To put their own mark on productions of Shakespeare, modern directors frequently attempt to make them relevant to contemporary political issues. When topical meanings emerge from a performance of Shakespeare, three preconditions have been met: a crisis is felt in the society at large; the artistic ensemble makes the connection between onstage and offstage worlds; and the audience senses that connection in the performance. Of course, those conditions could apply to the production of any play, and not just in our own times. When performed by the Lord Chamberlain’s Men on the eve of the Essex Rebellion in 1601, Richard II – a play about a weak king forced from the throne and killed – was seen by the conspirators as a not so veiled commentary on the aging Queen Elizabeth. But why have Shakespeare’s plays in particular been so regularly used to comment on contemporary politics? Even if we accept that the plays themselves are not partisan – scholars vehemently debate this point, arguing that Shakespeare both supports and undermines the Tudor idea of kingship – it is beyond question that the plays themselves – in the events depicted, themes articulated, and characters realized – provide material ripe for political interpretation. Shakespeare’s plays deal powerfully with ambition (Macbeth), corruption (Hamlet), the wisdom (or ignorance) of the crowd (Coriolanus, Julius Caesar), the stability of the nation state (all the English chronicle plays, from Richard II to Henry VIII), and geopolitics (Antony and Cleopatra, The Tempest), to cite just a few instances.
More broadly, what ensures that Shakespeare’s plays are politically resonant in different times and in different cultures is the playwright’s unique ability to present fascinating characters and intriguing plots in the context of perennially relevant societal conflicts: chaos and order, the legitimacy and illegitimacy of governments, the self and society, and the suppression of the weak by the strong. Ulysses’ famous speech from Troilus and Cressida on ‘degree, priority and place’ makes the point powerfully: In Shakespeare’s plays, the microcosm and the macrocosm are present simultaneously. This rare combination of the local and the global explains why Shakespeare’s plays so often yield the uncanny sensation of having been ‘ripped from the headlines’.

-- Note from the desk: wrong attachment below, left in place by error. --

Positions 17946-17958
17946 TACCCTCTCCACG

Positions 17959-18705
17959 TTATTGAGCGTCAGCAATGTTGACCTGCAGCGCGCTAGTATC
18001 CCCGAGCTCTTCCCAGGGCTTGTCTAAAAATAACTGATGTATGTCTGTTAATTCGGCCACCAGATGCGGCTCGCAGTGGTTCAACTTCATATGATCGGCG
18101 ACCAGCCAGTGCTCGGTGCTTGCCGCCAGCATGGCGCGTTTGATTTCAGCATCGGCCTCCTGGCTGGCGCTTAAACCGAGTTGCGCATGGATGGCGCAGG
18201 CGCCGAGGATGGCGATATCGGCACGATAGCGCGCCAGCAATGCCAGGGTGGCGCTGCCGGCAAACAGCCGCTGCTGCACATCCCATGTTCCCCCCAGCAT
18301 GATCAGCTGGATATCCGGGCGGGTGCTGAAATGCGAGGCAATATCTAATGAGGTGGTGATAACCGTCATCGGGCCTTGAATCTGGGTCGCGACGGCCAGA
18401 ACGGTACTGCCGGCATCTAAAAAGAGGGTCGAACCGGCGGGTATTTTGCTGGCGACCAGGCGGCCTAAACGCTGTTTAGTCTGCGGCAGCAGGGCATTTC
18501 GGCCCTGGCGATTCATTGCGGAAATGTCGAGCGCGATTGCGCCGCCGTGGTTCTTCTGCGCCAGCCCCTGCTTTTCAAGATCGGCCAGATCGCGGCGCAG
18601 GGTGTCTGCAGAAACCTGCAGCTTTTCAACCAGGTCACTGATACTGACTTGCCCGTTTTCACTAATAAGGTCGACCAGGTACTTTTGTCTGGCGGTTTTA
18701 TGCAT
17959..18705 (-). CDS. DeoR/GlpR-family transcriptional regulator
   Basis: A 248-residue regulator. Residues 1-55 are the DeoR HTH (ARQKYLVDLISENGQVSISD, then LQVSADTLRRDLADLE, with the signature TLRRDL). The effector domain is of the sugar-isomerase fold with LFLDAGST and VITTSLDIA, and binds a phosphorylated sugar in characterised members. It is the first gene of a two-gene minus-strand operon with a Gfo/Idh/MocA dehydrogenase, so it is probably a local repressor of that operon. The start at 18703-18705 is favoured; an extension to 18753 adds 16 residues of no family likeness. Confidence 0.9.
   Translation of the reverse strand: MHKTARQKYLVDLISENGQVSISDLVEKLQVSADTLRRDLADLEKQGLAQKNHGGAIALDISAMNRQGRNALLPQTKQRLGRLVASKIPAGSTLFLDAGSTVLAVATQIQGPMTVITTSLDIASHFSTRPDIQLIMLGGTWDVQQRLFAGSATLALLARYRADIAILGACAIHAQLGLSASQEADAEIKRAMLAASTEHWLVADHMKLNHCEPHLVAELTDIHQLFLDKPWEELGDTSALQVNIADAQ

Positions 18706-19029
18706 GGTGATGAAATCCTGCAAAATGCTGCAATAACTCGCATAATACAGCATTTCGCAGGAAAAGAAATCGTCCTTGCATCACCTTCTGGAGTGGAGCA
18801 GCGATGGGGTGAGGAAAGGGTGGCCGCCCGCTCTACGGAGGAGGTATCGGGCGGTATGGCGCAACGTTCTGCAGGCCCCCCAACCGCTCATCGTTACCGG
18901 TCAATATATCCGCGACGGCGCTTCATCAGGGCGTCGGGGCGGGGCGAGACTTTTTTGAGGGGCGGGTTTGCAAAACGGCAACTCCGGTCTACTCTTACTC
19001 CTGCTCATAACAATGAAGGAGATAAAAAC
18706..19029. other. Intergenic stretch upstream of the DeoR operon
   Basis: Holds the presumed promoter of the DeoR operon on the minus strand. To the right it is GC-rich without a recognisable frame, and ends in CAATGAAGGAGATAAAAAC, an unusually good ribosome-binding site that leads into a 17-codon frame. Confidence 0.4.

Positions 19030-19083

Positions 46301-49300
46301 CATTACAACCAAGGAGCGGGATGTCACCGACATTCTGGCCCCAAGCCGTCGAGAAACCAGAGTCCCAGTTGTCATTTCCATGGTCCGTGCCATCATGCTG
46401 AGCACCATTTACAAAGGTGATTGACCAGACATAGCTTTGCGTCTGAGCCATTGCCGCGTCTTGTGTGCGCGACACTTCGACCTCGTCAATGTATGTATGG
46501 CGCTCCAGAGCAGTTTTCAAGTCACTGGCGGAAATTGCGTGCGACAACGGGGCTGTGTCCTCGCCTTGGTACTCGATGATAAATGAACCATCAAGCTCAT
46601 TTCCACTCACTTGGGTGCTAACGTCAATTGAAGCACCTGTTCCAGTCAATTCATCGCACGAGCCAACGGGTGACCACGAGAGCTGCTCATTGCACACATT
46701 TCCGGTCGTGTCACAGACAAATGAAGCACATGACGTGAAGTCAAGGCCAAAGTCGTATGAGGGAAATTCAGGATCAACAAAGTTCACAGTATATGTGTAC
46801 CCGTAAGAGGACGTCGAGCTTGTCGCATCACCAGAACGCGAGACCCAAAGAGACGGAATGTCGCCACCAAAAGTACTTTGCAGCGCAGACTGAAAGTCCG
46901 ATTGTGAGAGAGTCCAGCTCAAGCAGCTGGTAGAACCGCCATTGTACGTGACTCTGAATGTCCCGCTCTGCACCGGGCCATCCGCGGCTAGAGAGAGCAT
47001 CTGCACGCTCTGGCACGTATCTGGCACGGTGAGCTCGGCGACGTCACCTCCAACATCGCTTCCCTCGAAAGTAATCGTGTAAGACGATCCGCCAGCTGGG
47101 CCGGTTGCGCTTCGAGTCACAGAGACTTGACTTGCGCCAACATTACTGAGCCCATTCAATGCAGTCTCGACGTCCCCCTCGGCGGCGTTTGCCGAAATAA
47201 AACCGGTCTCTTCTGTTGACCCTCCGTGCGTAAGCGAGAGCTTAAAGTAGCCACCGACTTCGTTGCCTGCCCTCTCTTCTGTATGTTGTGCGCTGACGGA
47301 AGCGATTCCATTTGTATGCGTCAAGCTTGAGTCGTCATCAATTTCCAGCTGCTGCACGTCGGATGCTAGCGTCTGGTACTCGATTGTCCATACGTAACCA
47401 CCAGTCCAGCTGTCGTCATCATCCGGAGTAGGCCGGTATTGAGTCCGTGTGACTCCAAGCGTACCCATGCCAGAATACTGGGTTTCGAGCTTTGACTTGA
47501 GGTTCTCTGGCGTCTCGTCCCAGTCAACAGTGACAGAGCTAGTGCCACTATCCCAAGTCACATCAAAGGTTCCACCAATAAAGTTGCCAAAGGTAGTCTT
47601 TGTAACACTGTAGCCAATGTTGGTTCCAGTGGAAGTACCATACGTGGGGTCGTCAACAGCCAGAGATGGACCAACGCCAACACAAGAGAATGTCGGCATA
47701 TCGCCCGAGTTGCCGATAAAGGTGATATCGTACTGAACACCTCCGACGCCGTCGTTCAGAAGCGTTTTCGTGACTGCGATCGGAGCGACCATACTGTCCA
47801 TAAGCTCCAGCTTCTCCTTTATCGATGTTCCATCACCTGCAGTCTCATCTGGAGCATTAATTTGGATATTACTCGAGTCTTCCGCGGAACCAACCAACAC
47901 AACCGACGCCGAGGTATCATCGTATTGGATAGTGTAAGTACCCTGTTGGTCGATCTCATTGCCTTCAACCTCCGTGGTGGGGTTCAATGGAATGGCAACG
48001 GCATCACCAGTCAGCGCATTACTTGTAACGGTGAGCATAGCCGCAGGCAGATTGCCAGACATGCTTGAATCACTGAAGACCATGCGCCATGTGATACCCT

Yet the political resonance of his plays in performance has never been straightforward. Troilus and Cressida, for example, a text deeply skeptical of wartime heroism, was not revived in performance (apart from John Dryden’s Restoration adaptation) until 1907, 300 years after it was first acted. In the last few decades, however, that same play, ignored for so many years, has proved immensely appealing in the United States, Britain, and Germany because of its perceived anti-war message. Beginning in the late Victorian era, it gradually became conventional – though it seemed daring at first – to portray Shylock sympathetically, a view that the tragic fact of the Holocaust has only reinforced in contemporary theatre. The character may be vengeful, but he is equally the victim of institutionalized anti- Semitic prejudice. And yet in Nazi Germany, The Merchant of Venice was staged with the opposite intent: to portray the stereotypical evils of the Jewish people as confirmed and unequivocal truth.